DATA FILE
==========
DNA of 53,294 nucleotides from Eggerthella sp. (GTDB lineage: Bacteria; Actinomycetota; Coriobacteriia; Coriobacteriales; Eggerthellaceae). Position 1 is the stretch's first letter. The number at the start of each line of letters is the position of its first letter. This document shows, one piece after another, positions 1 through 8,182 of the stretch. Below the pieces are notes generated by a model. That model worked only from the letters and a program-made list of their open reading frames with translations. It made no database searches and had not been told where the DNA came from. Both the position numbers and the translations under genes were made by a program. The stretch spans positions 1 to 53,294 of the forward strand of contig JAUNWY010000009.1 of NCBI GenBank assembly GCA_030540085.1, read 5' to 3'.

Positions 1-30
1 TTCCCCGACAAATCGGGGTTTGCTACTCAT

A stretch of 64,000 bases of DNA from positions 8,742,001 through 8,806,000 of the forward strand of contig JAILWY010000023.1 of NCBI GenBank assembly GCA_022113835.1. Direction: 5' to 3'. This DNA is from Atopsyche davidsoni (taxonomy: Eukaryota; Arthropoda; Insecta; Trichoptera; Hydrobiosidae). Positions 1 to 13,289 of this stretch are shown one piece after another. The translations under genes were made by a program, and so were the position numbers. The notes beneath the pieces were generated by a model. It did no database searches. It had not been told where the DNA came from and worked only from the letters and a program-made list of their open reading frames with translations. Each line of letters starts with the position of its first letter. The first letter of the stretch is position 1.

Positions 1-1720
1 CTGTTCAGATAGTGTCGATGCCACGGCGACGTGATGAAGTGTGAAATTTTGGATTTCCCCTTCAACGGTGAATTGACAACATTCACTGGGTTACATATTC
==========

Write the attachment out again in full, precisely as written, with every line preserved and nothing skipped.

DNA of 53,294 nucleotides from Eggerthella sp. (GTDB lineage: Bacteria; Actinomycetota; Coriobacteriia; Coriobacteriales; Eggerthellaceae). Position 1 is the stretch's first letter. The number at the start of each line of letters is the position of its first letter. This document shows, one piece after another, positions 1 through 8,182 of the stretch. Below the pieces are notes generated by a model. That model worked only from the letters and a program-made list of their open reading frames with translations. It made no database searches and had not been told where the DNA came from. Both the position numbers and the translations under genes were made by a program. The stretch spans positions 1 to 53,294 of the forward strand of contig JAUNWY010000009.1 of NCBI GenBank assembly GCA_030540085.1, read 5' to 3'.

Positions 1-30
1 TTCCCCGACAAATCGGGGTTTGCTACTCAT

A stretch of 64,000 bases of DNA from positions 8,742,001 through 8,806,000 of the forward strand of contig JAILWY010000023.1 of NCBI GenBank assembly GCA_022113835.1. Direction: 5' to 3'. This DNA is from Atopsyche davidsoni (taxonomy: Eukaryota; Arthropoda; Insecta; Trichoptera; Hydrobiosidae). Positions 1 to 13,289 of this stretch are shown one piece after another. The translations under genes were made by a program, and so were the position numbers. The notes beneath the pieces were generated by a model. It did no database searches. It had not been told where the DNA came from and worked only from the letters and a program-made list of their open reading frames with translations. Each line of letters starts with the position of its first letter. The first letter of the stretch is position 1.

Positions 1-1720
1 CTGTTCAGATAGTGTCGATGCCACGGCGACGTGATGAAGTGTGAAATTTTGGATTTCCCCTTCAACGGTGAATTGACAACATTCACTGGGTTACATATTC